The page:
Earlier this week I grabbed my bag of black oil sunflower seeds and crept across the snow (ice sheet) to refill the bird feeders. I also opened a packet of suet to refill the empty suet hanger. I was in a rush and sorely tempted to toss the empty plastic suet packet into the huge trash can in the garage. But instead I put it in the recycling bin. This took approximately two more seconds, so I’m not sure why that counts as a victory, but for me it did. I also got some fun shots of this cardinal, always a favorite winter friend.
I can tell when I’m not on the top of my game, because tasks as simple as choosing to wash and recycle a container seem beyond my ability to manage. My six year old neighbor recently rejected a reasonable request from her parents by saying: “If you make me do that I’ll scream my face off.” I totally get how that kid feels. Sadly, nobody much cares if I start screaming my face off. They just get frightened and cross the street. I don’t blame them.
Now, I understand that thinking about garbage is probably not a top priority for most of us. Too many other “important” things going on. I certainly haven’t had much reason to focus on garbage at any great length lately. Maybe I should. Americans use 15 million sheets of paper every 5 minutes, 60,000 plastic bags every 5 seconds, and throw away “enough aluminum to rebuild our entire commercial air fleet every three months.” http://www.motherjones.com/environment/2012/07/trash-charts-world-bank-report-economy
We haul our trash bags and recycling to the local transfer station on Saturday mornings. With only two adults in the house we don’t have an excess of trash, though we could do better. We also attempt to compost. Being eternally frugal (school loans will not pay themselves, sadly), years ago we made a compost bin out of a large storage container that my husband drilled holes in. Poor choice, since our two dogs would go straight to the oozing holes to lick the brown juice. When we moved across town we left that gem frozen to the backyard. I don’t feel terrible, though, since the people who bought my house also got all my lovely hydrangeas.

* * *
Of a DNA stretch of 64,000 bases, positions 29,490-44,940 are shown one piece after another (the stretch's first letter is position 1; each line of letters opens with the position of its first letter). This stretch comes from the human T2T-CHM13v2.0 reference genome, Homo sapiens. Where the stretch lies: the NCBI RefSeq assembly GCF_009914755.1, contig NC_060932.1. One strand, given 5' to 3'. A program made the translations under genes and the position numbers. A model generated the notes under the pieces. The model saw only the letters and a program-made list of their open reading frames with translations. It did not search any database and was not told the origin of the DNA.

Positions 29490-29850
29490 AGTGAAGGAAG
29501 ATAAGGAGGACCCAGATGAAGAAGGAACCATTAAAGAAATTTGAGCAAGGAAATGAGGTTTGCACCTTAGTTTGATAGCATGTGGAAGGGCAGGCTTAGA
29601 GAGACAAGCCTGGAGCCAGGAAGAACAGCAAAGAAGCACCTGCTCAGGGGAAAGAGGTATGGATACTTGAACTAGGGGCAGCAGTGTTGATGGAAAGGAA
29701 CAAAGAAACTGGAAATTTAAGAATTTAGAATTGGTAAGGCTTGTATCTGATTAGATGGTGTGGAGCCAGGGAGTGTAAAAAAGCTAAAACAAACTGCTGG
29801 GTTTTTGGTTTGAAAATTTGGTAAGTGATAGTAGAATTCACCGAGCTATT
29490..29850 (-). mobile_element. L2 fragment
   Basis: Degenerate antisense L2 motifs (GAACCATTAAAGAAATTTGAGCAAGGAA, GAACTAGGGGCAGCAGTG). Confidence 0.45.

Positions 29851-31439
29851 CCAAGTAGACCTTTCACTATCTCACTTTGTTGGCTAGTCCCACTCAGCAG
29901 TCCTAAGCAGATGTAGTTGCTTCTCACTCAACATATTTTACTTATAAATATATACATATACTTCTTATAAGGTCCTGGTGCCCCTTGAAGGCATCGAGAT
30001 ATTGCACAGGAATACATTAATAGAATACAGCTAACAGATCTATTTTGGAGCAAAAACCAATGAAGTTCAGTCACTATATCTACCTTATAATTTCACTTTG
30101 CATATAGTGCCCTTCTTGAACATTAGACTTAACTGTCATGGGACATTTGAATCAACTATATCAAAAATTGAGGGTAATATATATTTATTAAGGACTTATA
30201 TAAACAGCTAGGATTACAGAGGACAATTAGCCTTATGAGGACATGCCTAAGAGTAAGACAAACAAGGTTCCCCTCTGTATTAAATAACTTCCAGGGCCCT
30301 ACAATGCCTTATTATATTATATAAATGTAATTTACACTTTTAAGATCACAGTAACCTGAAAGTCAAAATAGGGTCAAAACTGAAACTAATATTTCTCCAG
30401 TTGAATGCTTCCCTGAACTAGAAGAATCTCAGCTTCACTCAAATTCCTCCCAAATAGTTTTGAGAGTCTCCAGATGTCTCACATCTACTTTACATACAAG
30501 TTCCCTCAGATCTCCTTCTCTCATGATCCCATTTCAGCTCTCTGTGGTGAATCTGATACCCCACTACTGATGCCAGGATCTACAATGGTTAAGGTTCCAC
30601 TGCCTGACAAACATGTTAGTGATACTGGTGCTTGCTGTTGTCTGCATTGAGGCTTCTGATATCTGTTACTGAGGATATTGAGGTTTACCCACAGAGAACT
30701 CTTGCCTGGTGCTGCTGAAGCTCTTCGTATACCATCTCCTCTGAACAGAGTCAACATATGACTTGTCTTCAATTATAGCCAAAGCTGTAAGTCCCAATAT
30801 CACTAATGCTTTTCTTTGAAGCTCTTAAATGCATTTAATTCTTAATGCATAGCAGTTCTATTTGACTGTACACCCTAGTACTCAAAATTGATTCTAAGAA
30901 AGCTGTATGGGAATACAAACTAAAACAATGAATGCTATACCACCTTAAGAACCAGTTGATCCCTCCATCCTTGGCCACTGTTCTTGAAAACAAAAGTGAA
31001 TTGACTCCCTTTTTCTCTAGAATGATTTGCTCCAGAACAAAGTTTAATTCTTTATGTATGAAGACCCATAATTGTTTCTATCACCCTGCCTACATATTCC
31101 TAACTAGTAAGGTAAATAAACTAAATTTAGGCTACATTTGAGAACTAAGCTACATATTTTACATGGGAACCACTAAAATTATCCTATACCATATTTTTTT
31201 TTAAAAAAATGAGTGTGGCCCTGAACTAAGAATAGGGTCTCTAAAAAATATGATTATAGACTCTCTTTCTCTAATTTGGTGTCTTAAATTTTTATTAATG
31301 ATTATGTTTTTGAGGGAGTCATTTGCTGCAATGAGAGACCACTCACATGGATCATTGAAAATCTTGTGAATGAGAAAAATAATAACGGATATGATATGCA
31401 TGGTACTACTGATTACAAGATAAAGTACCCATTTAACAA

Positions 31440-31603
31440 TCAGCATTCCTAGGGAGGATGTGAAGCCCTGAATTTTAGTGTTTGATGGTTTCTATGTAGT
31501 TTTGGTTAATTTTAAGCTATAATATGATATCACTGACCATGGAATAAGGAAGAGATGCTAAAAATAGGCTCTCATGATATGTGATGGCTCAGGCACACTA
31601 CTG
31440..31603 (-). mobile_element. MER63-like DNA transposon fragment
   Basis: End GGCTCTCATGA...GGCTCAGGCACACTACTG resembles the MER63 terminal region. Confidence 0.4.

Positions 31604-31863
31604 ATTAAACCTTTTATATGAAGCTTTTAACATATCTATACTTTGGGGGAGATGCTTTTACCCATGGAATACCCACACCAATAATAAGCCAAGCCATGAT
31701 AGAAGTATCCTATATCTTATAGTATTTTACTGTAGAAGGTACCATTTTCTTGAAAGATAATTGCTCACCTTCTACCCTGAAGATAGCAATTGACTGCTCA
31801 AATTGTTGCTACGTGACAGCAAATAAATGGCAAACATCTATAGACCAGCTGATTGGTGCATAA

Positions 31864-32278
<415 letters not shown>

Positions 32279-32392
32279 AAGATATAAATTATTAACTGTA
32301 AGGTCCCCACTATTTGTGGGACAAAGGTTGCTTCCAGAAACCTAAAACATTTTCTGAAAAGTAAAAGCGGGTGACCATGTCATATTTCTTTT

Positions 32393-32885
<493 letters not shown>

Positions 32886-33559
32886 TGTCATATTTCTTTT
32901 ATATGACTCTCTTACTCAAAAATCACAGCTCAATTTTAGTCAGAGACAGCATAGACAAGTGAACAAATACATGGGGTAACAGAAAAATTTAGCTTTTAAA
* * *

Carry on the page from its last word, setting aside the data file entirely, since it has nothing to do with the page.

Given the opportunity to start fresh in our composting efforts, and knowing an oozing bin wouldn’t work for our family, we forked over an obnoxious amount of money for a “real” composter. I overloaded it and now it is more or less broken. I envy people who have brazenly wide open compost piles, food waste and lawn clippings heaped in an enclosure of wood and chicken wire, or something along those lines. Earthworm heaven, that heap.
Composting an apple core and putting a yogurt container in the appropriate recycling bin seem like small beans when held side by side with the rate at which we continue to destroy our planet. The matter of too much stuff piling up on our planet is no small matter. For a bunch of hard data on this topic check out http://www.motherjones.com/environment. And for tips of how to improve your efforts to reduce, reuse & recycle, check out the https://www.epa.gov/recycle. And I’ll try harder to remember to bring my reusable bags into Hannaford. Why is that so difficult?
And how about those Patriots!? Going to the Superbowl. Fantastic. Oh wait – I don’t actually care. But I do care about the fact that a group of brilliant thinkers (atomic scientists, that is) who monitor the health of our planet recently sent a stark message about how much closer we are to destroying our planet. As reported on NPR.org:
The minute hand on the Doomsday Clock ticked closer to midnight Thursday, as the Bulletin of the Atomic Scientists said it’s seeing an increase in dangers to humanity, from climate change to nuclear warfare. The group took the “unprecedented” step of moving the clock 30 seconds closer to midnight, to leave it at 2 1/2 minutes away.
The setting is the closest the symbolic clock has come to midnight since 1953, when scientists moved it to two minutes from midnight after seeing both the U.S. and the Soviet Union test hydrogen bombs. It remained at that mark until 1960.